What do you do in other places? And can memories of the past become so overwhelming that a people, or their leaders, decide that extinction is better than perpetuating the past? Again looking in from outside, that seems to be an argument going on in Germany, and possibly less consciously in parts of Scandinavia and France. Germany’s sins in the two World Wars were so terrible, and Germany has a special guilt greater than that of any other nation in the Western World. So perhaps it is better if Germany disappears, erasing its culture in order to take in the poor and desperate from the Third World in expiation. There are days I wonder if that’s really what goes through the subconscious of some of Germany’s intellectuals and political figures. Perhaps they believe that after the Holocaust, national extinction is the only option to make the past right.
Can you be a good person and not focus on the sins of the past? Should Western Europe look only at the shadows and dark places in its history, dwelling on them in self-abnegation and flagellation, giving everything to “make up for” history? Because you will notice that it is only the western end of Europe that dwells on the need to atone for colonialism, Christianity, and high standards of living. The Old East (as I call it) has looked at that past and said, “No way, no how. We are proud of what we’ve been through, proud of our faith, and have no reason to join you in self-destruction.” They like Western Civilization, and have defended it more than once. Ask a Pole or Hungarian about 1683 and be ready to have your ears talked off.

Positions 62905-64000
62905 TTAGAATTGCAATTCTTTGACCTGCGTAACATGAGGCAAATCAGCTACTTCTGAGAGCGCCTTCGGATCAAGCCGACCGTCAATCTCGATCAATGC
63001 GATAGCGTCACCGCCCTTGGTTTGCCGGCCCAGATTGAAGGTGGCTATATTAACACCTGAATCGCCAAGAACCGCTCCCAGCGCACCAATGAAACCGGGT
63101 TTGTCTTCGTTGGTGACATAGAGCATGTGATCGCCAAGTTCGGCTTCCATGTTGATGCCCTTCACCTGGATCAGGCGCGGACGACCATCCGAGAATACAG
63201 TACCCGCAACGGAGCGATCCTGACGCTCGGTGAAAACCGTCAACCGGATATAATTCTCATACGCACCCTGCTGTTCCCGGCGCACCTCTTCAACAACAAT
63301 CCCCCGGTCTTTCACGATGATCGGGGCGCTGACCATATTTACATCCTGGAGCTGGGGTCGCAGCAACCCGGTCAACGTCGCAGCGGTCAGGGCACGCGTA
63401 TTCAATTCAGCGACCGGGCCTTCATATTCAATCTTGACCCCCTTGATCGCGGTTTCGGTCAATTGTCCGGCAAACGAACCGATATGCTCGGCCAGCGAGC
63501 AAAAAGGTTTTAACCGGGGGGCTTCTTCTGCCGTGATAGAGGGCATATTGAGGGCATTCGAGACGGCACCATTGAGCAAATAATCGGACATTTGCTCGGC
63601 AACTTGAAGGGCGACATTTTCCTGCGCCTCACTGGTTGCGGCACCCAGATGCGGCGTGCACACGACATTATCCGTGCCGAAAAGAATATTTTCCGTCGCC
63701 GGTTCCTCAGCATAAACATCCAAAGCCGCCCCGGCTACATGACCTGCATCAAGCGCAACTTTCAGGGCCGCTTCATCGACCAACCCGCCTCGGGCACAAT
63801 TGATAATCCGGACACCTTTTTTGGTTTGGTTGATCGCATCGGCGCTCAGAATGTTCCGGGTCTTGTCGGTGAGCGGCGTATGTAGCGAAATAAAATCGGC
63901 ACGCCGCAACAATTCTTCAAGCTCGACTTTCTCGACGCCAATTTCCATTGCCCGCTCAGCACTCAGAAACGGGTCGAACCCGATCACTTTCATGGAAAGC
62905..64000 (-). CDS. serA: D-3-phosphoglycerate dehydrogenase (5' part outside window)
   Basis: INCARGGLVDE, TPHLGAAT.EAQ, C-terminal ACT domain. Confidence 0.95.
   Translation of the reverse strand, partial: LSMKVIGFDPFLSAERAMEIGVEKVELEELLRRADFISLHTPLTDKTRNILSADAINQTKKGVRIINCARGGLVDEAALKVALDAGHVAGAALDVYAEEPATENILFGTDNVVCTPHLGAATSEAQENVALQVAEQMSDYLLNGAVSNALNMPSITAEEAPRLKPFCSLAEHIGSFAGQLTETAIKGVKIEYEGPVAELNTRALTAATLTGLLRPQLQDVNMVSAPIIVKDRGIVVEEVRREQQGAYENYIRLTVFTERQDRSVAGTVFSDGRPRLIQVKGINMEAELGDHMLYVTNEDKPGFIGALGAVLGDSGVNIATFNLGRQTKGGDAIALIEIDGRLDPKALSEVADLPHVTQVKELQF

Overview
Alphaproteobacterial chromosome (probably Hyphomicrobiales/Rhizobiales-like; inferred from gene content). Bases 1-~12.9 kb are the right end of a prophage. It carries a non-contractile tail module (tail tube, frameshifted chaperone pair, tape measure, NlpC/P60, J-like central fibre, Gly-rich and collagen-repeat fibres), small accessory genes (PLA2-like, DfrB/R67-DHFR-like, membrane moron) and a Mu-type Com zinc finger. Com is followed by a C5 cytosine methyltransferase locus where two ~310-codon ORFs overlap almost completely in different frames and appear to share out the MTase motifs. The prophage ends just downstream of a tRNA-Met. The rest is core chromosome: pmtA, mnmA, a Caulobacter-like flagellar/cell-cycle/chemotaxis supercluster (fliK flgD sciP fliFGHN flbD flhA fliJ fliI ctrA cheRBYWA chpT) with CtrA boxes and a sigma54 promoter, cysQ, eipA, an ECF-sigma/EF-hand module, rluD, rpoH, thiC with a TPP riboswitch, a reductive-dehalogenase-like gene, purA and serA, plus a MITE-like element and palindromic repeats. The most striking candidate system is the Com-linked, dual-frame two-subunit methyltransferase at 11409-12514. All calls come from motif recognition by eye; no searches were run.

In the Christian scriptures, it is understood that “All have sinned and fallen short of the glory of G-d.” So with nations. China’s history, even before 1900, is not exactly without incidents that make people gulp and stare in shock. Look at the role of women and their treatment after 1100. Or the massacres of aristocratic families and city-dwellers at the end of the Tang Dynasty in the 900s. Erk. The Taiping Rebellion was and its aftermath left Europeans queasy, those who saw a river choked with bodies. The Ottoman Empire called the shots in much of Southern Europe well into the 1800s, and modern Turkey sees nothing wrong with having taken over chunks of Europe. I get the feeling that a number of Turks would be pleased as punch to recreate the Ottoman Empire. And that empire was not known for peace, harmony, toleration, and pacifist foreign policy.